Yes, we saw a robin last week. But that's not what this is about!
When Rob and I moved to Orangeville, Dec. 1997, we figured we'd be there 5 years. Most people in similar jobs where Rob worked left (or were asked to leave) by five years. We thought Orangeville was a nice town, but worried that there wouldn't be the same opportunities for our children as back in our larger home town/city. We were very wrong---it was the small townness that gave our children the opportunities to have the best start in life they could have.
Hugh was born June 3 2000 and it was a hot, sticky summer. I knew early on that there was something "different" about Hugh. He always wanted to be held, and to be moving, and he rarely slept. During that first frustrating summer, I visited the breastfeeding clinic, not so much for breastfeeding help, but thinking maybe I was doing something wrong that made it hard for him to sleep. We stripped him down, weighed him, and I sat in one of the comfy chairs. He didn't want to nurse, but within minutes he was asleep. And stayed asleep for over an hour. The nurses were great, and suggested that it might be the heat bothering him and I could come back anytime I wanted to get relief from the heat and let him nap.
In December 2002, I had six week old Lucy and was running on empty. I called Public Health asking for a home visit by a LC to get help with nursing laying down. An angel named Robin Berger came to my home just before Christmas. Hugh was 2 1/2 at the time and tried desperately to get some attention from Robin, LOL. Near the end of the visit, she said something that changed the course of our lives. She noted that although it wasn't her area of expertise, she felt that Hugh wasn't meeting speech milestones for a 2 1/2 year old. She suggested we call "Wee Talk" and get him assessed. We had been on the fence for a few months, as he comes from a family of late talkers. I think Robin saw my hesitation and lack of energy, because the next week, I got a call from Wee Talk! But that's not the end of Robin's involvement in our life!
Over the next 8 months we went for many assessments. At some point, one of his check ups was done by a young, pregnant, SLP. I wish I knew her name! At the end of the visit, she asked me about some of Hugh's behaviours, and asked me if I knew about Sensory Integration Dysfunction. I nearly kissed her! I told her that I had heard of it, and felt that it was the issue, but got no help from the doctor. She got in touch with the community agency that deals with this sort of thing and before long, a caseworker came to see us. She agreed that he'd benefit by seeing an occupational therapist and we got that started. After several months of visits by the OT, she recommended that we get in touch with Family and Children Services and see if Hugh qualified for "Infant and Child Development" program. Our caseworker for that was the wonderful Nina Little. Within a few months, Nina recommended that I come take a workshop at the Ontario Early Years Center, called "Raising Children with Challenging Temperments". And her co-coach was none other than Robin Berger! But in this small town, life doesn't just go in circles, it's more like figure eights, LOL.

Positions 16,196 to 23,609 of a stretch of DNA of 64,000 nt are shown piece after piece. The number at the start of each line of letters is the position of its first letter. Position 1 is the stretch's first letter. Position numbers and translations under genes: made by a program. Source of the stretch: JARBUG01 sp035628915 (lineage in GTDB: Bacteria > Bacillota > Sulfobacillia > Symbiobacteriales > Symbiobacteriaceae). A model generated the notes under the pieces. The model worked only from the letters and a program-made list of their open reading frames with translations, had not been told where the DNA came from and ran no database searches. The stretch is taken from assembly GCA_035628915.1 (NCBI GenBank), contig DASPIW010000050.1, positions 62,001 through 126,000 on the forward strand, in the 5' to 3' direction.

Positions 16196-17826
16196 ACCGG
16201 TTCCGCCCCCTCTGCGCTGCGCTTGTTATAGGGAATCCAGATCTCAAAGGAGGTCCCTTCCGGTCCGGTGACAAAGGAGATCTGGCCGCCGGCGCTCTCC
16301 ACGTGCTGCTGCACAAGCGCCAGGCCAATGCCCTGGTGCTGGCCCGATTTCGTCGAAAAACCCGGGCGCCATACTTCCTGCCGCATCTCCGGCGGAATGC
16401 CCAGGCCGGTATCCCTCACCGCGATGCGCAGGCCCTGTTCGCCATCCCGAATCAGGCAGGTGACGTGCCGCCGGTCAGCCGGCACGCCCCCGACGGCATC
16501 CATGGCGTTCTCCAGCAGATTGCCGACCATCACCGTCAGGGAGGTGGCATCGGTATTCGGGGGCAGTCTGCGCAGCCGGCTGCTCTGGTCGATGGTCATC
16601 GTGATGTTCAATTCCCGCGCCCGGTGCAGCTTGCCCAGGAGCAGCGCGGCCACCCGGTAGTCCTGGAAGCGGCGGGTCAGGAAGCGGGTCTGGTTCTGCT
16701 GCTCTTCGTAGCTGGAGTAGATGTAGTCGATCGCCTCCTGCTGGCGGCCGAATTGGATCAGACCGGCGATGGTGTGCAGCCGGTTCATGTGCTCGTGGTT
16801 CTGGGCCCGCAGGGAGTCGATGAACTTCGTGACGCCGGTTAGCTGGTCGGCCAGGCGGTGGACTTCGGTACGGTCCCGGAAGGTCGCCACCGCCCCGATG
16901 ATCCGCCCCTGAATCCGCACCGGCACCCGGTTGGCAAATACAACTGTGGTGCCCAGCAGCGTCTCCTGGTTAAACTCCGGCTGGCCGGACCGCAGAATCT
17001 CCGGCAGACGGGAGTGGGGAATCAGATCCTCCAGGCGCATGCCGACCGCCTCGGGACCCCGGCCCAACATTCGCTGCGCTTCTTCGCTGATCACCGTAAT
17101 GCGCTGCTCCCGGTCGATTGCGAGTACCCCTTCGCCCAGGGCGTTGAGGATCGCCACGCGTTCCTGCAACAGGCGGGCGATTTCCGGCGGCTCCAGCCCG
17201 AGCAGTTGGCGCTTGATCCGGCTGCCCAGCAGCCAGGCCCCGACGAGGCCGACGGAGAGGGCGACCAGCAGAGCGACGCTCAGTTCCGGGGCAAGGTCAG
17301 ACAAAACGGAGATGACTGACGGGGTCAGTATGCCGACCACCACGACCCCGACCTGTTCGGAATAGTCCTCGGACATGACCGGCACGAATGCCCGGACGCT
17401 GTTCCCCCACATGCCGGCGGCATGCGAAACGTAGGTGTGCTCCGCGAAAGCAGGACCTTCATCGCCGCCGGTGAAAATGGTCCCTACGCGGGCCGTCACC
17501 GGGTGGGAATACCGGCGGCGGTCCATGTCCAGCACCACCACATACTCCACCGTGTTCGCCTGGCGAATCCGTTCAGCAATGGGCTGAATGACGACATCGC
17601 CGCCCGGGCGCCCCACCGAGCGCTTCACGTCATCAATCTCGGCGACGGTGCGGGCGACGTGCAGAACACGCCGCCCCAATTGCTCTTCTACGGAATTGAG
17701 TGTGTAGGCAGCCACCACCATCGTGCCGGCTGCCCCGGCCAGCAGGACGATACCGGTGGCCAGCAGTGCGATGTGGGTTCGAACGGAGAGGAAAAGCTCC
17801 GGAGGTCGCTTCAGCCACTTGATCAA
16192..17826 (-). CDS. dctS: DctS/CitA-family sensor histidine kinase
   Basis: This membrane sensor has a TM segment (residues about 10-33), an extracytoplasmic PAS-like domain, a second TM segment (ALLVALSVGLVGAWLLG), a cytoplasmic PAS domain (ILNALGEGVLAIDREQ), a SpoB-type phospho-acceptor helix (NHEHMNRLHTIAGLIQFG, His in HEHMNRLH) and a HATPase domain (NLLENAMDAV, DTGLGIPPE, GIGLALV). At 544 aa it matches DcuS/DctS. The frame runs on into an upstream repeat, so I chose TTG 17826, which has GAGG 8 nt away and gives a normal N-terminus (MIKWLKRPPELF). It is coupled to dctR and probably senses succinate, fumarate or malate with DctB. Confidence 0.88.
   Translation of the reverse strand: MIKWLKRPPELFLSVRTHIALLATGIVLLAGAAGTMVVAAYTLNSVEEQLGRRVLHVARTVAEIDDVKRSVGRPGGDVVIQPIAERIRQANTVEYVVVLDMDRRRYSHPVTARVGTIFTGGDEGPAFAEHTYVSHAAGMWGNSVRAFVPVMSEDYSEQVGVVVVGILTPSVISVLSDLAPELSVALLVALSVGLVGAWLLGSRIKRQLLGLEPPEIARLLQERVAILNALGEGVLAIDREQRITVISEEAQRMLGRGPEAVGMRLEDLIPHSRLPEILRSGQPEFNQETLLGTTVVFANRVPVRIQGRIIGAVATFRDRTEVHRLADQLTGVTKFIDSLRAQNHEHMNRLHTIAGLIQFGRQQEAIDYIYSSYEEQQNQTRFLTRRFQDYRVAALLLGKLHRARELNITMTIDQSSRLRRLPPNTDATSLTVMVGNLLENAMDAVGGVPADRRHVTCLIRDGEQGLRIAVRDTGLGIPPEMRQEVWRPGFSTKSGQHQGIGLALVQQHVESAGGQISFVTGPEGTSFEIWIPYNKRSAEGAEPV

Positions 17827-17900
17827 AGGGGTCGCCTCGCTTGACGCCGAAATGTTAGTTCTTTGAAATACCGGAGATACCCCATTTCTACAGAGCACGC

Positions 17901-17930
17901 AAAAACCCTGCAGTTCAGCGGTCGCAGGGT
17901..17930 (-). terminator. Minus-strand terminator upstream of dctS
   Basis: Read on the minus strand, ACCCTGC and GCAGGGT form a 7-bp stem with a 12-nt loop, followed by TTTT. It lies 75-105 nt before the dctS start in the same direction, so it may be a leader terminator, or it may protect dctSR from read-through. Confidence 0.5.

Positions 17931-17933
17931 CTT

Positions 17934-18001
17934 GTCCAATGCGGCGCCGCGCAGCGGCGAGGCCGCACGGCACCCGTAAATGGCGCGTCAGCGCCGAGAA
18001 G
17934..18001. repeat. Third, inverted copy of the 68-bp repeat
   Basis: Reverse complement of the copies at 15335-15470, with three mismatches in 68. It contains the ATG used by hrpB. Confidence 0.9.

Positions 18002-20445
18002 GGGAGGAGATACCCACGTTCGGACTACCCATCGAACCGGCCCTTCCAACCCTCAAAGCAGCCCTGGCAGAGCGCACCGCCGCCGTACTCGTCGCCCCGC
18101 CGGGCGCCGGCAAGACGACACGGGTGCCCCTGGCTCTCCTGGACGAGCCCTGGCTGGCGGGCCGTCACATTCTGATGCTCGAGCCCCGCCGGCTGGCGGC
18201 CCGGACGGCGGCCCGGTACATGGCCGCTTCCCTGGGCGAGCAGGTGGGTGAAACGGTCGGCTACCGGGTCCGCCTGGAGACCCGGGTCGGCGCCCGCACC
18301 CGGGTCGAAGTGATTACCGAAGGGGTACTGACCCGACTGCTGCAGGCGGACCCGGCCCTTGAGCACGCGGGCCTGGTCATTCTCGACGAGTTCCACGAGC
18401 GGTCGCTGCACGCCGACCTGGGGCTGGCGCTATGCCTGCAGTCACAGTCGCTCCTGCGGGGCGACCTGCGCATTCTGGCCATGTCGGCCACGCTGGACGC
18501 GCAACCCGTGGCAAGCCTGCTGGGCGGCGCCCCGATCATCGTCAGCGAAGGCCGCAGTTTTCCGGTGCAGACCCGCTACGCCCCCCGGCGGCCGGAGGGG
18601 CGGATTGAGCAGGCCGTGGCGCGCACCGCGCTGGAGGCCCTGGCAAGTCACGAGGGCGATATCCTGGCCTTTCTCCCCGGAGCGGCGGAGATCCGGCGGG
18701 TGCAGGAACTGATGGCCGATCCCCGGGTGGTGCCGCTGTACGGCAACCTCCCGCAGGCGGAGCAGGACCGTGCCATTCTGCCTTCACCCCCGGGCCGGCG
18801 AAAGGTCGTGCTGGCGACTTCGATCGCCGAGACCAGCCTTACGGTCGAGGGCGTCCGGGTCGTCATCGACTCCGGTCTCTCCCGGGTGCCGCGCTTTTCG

At some point, probably while going for the Wee Talk assessments, I ran into Robin at the public health unit. I mentioned to her that I was disappointed that I hadn't met my "one year" goal of breastfeeding the two kids. She was compassionate and understanding, and expressed to me that ANY amount of breastfeeding should be celebrated, rather than feeling bad about the amount that wasn't spent breastfeeding. And that maybe, if there's a next time, it might be different. I felt validated and supported, even though I thought I would have "let her down" by not reaching "industry" goals. That left a good impression on me, much more than the moms who said I "should have" kept nursing if I had "wanted" to make it to a year.
My third child, Meg, was born in November 2005, and like while I was in labour with Lucy, I visited the breastfeeding clinic. It was great to see familiar faces there. I would see much more of Robin over the next year, as Meg had reflux and slow weight gain. Despite being an experienced nurser, LOL, I always felt welcomed in the clinic, and GREATLY appreciated Robin's home visits with the scale as Lucy was not always the most co-operative big sister while at the clinic, LOL. When I felt like giving up, Robin gently pushed me to keep going, reminding me that while reflux is messy, it's not nearly as bad as formula reflux, and there'd be no guarantee that formula would "fix" her. She might have been small (compared to the other kids), but she was still benefiting.
Robin is a great example of how friendliness, compassion, empathy and real support can work much better than the techniques used by "nipple nazis". I hope she gets celebrated hugely at her retirement tea, as hugely as she celebrated nursing moms (and parents of kids with challenging temperments too!).